Lauren was able to attend Elijah first little league game after the accident and witnessed him score four runs that contributed to a 14-1 win for his team.  This was not only a victory on the field but a victory for Elijah and his family, the medical team at Temecula Valley Hospital, and for the Drexel Sim Team.   

Lauren sent a thank you message to members of the Drexel Sim Team expressing how much of an impact her time practicing codes in the Sim Lab made on her professional career. 

"I couldn't have done any of this as quickly and confidently if it hadn't been for the mega-codes and mock pediatric codes we did over and over in sim lab. Thank you for making me a better doctor and helping me save this kid's life!"- Lauren Donnelly, MD
That message from Lauren and the successful recovery of Elijah is a true estimate of how much of an impact simulation makes on medical education.  Without the hours in the sim lab this story may have ended very differently.  

To learn more about Elijah's story please visit his Facebook page Pray For Elijah Belden

Monday, October 27, 2014

First Ever Practicum Week of the MSMS Program was a True Success

The Inaugural Class of the MSMS Program, from left to right -  Matthew Charnetski, Deisy Mercado, MD, Jessica Parsons, MD, Susan Coffey Zern, MD, Elizabeth Horsley, RN and Bettina Schmitz, MD.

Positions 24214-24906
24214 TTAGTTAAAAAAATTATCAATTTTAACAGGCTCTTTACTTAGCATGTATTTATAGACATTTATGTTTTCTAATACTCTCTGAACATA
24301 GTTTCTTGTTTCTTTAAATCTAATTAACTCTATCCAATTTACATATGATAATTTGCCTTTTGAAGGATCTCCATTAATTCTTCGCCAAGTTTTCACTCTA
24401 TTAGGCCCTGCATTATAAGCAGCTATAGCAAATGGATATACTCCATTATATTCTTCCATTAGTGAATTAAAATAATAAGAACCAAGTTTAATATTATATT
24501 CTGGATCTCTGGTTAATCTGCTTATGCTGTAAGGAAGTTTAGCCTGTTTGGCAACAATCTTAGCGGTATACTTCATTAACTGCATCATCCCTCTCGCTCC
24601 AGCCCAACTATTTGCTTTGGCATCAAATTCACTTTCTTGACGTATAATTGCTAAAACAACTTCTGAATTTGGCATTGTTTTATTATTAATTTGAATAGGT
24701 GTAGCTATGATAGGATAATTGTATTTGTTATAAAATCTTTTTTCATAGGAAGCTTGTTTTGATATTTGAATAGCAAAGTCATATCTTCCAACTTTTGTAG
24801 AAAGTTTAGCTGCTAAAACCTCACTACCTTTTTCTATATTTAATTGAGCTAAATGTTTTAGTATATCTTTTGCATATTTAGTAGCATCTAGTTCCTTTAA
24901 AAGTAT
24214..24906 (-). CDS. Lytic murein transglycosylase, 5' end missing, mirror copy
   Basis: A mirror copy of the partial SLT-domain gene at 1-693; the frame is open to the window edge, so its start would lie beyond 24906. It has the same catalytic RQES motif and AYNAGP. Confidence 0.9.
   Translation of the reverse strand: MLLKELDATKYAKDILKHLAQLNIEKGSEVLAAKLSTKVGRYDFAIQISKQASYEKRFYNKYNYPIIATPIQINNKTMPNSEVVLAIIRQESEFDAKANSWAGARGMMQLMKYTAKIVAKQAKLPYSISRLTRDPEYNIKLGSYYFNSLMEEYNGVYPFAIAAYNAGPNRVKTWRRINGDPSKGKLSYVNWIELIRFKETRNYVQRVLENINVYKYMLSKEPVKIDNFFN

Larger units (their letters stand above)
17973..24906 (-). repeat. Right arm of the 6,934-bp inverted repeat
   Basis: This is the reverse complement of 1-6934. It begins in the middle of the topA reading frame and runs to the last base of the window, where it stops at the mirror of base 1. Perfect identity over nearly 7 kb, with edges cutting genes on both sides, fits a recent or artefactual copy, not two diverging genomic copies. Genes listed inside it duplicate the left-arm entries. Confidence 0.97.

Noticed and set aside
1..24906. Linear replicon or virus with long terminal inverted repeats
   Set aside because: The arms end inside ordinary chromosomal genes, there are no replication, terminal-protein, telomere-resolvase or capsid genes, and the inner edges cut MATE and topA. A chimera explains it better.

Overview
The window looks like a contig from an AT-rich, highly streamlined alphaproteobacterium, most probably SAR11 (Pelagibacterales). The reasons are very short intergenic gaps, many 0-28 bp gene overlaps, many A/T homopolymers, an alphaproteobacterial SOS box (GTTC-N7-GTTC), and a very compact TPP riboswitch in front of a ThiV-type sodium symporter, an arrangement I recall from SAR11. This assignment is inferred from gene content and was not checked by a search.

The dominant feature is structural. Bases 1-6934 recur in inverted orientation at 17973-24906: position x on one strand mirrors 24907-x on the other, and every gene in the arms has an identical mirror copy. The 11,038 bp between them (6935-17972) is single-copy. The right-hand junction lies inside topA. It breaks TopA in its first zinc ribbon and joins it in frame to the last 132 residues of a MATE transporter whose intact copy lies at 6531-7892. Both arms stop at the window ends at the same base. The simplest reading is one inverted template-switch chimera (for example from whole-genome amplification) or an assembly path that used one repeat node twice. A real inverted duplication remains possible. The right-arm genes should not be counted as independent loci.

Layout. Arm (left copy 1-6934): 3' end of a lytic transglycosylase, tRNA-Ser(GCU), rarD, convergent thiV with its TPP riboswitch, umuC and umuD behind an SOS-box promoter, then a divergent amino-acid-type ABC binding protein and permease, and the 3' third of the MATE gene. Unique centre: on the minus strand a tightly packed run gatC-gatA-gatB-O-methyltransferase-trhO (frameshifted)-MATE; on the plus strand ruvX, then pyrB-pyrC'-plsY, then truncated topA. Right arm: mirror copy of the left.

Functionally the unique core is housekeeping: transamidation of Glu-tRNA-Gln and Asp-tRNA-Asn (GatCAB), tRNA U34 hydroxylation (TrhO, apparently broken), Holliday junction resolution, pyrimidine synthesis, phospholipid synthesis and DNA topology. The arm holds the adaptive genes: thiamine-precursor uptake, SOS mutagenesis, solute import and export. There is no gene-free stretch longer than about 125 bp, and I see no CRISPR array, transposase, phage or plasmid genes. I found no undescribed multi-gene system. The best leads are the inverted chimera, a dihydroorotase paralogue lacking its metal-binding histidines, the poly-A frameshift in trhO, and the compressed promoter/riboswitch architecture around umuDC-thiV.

Imagine sitting through a week of nine-hour days, filled with intense lectures, discussions and group projects.  Most students would be eager finish and go home to their friends and family. However, at 5 PM on Friday our students were still in class not ready to leave. All were expressing how they wish the next practicum week was just around the corner.
"Quite simply, this was by far the best, most outstanding education or professional event of my career," said Elizabeth Horsley, RN MEd from Ontario, Canada.
"The on campus sim practicum week was amazing and mind blowing. Outstanding faculty and staff." said  Bettina Schmitz, MD from Texas. 
Their actions and kind words were a true showing of the success of our first practicum week of the MS in Medical and Healthcare Simulation program.

This was the first of three Simulation Laboratory Practicum courses required for the MSMS degree at Drexel University College of Medicine’s Graduate School of Biomedical Sciences and Professional Studies.  The remainder of the program is held completely online focusing on the many facets of simulation-based medical education while simultaneously providing students with multiple options to pursue related areas of interest upon graduation. This first week gave a broad overall look at the many areas of medical simulation that exist today. The students were introduced to both high and low fidelity forms of simulation, the costs involved and what simulation scenario best fits the educational needs.